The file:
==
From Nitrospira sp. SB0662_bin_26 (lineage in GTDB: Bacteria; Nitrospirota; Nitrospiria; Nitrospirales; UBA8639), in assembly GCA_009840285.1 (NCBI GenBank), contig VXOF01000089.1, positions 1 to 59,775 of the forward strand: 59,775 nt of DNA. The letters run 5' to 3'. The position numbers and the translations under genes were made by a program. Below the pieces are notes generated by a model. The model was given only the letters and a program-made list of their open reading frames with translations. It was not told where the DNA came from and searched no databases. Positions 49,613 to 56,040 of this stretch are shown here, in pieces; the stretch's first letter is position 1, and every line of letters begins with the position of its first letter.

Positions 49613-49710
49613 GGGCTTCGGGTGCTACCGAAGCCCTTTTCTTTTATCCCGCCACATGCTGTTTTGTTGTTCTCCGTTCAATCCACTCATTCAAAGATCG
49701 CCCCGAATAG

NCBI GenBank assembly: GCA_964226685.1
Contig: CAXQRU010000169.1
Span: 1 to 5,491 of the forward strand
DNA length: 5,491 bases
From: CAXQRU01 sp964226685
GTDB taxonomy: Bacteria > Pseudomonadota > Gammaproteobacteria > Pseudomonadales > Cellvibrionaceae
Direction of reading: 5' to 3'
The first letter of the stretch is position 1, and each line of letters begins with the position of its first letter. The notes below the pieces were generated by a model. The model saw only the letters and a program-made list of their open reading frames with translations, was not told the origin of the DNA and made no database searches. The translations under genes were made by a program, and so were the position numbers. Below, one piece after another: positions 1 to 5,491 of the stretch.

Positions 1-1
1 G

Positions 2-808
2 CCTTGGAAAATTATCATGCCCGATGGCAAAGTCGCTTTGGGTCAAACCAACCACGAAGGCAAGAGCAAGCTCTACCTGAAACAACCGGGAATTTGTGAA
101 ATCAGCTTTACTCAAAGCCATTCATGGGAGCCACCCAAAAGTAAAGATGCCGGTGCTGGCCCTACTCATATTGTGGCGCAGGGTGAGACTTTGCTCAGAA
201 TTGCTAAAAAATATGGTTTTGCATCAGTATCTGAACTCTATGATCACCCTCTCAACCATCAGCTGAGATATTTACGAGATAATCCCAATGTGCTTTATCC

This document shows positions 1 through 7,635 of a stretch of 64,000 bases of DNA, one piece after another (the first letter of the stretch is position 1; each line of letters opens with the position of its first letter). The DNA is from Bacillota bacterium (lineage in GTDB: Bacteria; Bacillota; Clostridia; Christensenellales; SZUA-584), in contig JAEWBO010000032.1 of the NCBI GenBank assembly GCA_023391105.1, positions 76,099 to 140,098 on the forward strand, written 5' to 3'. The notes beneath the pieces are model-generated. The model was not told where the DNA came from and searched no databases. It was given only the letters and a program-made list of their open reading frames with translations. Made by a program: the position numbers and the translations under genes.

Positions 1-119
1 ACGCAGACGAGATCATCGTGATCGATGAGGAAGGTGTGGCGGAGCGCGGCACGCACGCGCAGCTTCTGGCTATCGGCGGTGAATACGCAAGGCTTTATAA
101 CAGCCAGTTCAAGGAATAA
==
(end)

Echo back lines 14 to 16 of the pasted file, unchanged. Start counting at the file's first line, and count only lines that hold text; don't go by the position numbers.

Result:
1 G

Positions 2-808
2 CCTTGGAAAATTATCATGCCCGATGGCAAAGTCGCTTTGGGTCAAACCAACCACGAAGGCAAGAGCAAGCTCTACCTGAAACAACCGGGAATTTGTGAA